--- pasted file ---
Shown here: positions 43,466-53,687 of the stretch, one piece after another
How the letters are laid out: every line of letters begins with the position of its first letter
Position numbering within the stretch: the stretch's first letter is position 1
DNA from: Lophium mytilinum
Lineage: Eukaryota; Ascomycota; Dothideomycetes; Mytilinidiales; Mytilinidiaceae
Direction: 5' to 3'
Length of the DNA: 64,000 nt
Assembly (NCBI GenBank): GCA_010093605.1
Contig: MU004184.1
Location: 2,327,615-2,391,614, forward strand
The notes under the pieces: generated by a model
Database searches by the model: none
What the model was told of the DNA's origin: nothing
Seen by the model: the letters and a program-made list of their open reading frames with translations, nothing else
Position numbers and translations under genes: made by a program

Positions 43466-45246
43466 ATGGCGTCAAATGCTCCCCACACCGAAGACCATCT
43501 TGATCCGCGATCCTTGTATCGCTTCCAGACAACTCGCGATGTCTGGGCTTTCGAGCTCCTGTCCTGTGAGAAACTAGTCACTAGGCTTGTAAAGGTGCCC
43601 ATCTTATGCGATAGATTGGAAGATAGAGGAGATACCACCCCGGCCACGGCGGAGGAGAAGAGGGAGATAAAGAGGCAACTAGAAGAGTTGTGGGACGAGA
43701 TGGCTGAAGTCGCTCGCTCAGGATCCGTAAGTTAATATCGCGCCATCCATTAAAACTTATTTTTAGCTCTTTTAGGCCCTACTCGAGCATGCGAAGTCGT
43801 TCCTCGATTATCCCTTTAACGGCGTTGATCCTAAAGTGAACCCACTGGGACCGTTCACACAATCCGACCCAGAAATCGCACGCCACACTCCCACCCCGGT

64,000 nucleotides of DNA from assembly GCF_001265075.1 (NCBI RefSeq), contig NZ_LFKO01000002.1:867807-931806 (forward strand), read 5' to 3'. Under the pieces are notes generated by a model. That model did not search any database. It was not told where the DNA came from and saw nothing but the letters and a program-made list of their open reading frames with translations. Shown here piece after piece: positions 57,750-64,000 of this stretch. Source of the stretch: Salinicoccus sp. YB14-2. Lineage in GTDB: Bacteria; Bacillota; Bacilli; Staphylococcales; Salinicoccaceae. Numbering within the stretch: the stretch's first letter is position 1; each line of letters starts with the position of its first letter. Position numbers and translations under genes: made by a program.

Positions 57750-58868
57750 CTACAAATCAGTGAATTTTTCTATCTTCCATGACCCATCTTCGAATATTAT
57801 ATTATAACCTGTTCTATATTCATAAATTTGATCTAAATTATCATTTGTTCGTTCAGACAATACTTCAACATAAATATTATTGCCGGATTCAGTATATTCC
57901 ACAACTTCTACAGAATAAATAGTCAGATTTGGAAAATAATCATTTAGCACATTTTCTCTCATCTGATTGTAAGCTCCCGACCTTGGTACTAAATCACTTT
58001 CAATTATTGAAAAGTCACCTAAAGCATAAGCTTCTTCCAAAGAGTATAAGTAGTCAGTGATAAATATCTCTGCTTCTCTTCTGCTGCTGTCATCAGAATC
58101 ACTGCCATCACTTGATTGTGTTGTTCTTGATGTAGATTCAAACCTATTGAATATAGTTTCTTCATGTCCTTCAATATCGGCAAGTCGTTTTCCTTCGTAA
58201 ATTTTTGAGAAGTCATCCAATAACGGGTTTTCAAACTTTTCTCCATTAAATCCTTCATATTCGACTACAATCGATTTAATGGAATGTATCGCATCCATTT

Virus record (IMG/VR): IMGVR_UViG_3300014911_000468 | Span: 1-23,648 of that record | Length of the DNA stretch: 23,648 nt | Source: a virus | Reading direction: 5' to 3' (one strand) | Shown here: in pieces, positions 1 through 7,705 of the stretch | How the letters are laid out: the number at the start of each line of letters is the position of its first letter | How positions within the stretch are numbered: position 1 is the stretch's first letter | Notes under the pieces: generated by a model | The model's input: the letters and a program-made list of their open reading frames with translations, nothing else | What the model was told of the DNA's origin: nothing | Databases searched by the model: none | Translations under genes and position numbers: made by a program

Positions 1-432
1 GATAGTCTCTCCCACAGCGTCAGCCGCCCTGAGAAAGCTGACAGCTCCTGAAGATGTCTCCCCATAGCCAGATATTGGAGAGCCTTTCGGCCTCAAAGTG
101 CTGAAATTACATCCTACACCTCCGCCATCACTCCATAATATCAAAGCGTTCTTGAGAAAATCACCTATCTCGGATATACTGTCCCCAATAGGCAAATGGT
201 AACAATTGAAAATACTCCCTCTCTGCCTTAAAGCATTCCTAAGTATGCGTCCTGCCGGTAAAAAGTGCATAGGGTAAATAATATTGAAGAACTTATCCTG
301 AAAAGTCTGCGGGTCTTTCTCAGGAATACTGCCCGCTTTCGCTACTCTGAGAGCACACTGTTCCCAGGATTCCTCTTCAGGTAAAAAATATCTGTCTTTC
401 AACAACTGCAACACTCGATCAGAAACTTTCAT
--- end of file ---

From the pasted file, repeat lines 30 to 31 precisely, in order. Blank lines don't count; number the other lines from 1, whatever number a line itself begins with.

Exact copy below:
Virus record (IMG/VR): IMGVR_UViG_3300014911_000468 | Span: 1-23,648 of that record | Length of the DNA stretch: 23,648 nt | Source: a virus | Reading direction: 5' to 3' (one strand) | Shown here: in pieces, positions 1 through 7,705 of the stretch | How the letters are laid out: the number at the start of each line of letters is the position of its first letter | How positions within the stretch are numbered: position 1 is the stretch's first letter | Notes under the pieces: generated by a model | The model's input: the letters and a program-made list of their open reading frames with translations, nothing else | What the model was told of the DNA's origin: nothing | Databases searched by the model: none | Translations under genes and position numbers: made by a program

Positions 1-432